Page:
Review of ‘Indigenous Theology and the Western Worldview: A Decolonized Approach to Christian Doctrine’ by Dr. Randy Woodley

This article I wrote for Wiley Author Services provides a brief summary of Dr. Randy Woodley’s text, ‘Indigenous Theology and the Western Worldview: A Decolonized Approach to Christian Doctrine.’ The review can be a helpful resource if you are trying to decide if you want to read this text. Dr. Woodley’s text is helpful if you are curious about the juxtaposition and mutual learnings between Indigenous Theology and a Western Worldview or decolonial approaches to Christian Doctrine.

Book Review: ‘Becoming Rooted: One Hundred Days of Reconnecting with Sacred Earth’ by Randy Woodley

Keetoowah Band Cherokee activity, author, and theologian Rev. Dr. Randy Woodley has crafted this brilliant 100 day devotional for people to connect with their faith more deeply by finding ways to become more rooted in the Sacred Land from which we came, the Land on which we live, and the Land to which we will return.

Each day starts with a short quote from an important figure to help calm our minds and prepare for the day’s reflection. Next comes a 2-3 page reflection on humanity, the land, and/or the living beings around us and how we can become more deeply connected with all creation. Finally, each day ends with a call to action, further reflection, or meditation. This enables folks to extend the learnings of the day into more rigorous/in-path/tangible ways throughout the day, as they are able. The book is divided into 10 thematic sections with 10 deviations each. It is a wonderful journey of reflection, discovery, and connection.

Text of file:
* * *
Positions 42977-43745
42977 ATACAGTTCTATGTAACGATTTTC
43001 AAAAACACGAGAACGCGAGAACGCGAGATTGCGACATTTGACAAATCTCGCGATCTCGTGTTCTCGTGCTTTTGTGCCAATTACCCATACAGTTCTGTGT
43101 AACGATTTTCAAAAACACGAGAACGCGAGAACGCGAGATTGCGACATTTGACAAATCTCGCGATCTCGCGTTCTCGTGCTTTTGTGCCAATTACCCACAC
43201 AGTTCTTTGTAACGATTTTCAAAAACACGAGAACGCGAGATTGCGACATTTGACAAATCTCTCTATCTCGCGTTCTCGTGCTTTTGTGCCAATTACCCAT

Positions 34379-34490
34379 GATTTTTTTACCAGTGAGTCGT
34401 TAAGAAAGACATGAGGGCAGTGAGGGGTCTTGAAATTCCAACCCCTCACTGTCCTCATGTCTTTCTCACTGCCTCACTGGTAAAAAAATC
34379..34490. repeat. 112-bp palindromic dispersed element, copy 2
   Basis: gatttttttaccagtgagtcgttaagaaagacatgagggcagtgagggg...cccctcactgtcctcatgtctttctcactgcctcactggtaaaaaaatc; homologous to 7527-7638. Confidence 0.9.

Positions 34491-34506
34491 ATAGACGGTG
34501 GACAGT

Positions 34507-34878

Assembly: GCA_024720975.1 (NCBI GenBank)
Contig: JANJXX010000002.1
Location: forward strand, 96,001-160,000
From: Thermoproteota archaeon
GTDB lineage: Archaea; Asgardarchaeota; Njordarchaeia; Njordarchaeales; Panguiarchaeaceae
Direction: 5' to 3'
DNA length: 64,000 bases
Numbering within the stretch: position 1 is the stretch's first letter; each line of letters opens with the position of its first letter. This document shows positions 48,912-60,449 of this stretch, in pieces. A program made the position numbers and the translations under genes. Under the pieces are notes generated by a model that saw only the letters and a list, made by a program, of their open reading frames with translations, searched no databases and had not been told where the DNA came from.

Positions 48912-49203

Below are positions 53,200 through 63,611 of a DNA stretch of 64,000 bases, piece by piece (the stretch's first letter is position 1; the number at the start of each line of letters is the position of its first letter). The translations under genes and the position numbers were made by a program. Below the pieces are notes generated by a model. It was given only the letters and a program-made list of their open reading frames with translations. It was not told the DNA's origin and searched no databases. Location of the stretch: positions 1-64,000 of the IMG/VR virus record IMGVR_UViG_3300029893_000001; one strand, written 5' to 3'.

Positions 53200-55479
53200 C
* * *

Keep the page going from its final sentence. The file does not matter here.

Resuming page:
One of the most powerful outcomes of this book is how I was challenged to connect with my family’s cultural roots in deeper and more intentional ways through history, food, and cultural practices. Not only is this important for my own growth and learning as a vital part of my family, but also to challenge the pitfalls of white supremacy that force white folks to give up all cultural specificity for the privileges of supremacy and uniformness. As a result, this intentional work is vital for white folks to regain specificity, resist the uniformness of white supremacy, and learn how to be solidarity conspirators with our non-white siblings and all of creation.

This book is a powerful meditative tool for personal growth and reflection that leads to tangible communal outcomes and solidarity. Invest in this journey or reconnection with Sacred Earth today!

‘Becoming Rooted: One Hundred Days of Reconnecting with Sacred Earth,’ Rev. Dr. Randy Woodley

One of my goals for 2021 is to be more intentional in immersing my heart, mind, and soul in transformative teachings from folks outside my own experiences/perspectives.

I’m thrilled to be starting this 100 day journey of spiritual reflection with our Creator God through ‘Becoming Rooted: One Hundred Days of Reconnecting with Sacred Earth,’ the new book from brilliant theologian, farmer, activist, and scholar Rev. Dr. Randy Woodley.

I invite you to consider joining me in this 100 day journey and order Rev. Dr. Woodley’s new book today:

Tommy Pico’s ‘IRL’

“I recoil

at we. Now we

know; We feel love

when; We believed

the Earth was flat

until; We stir with

heavy feeling bc…

I wipe my muddy feet

on the loveseat of We

unless I’m talking

about you and me.

Kumeyaays knew

a rounded Earth based

on the curve of stars

or didn’t, I’ll never know.

It’s a dark part inside me.

Books are fallible, towers

of letters with the power

you give them. It’s heartbreaking

to watch your pillars fall

Watch the crops dry up

and die House set on fire Forced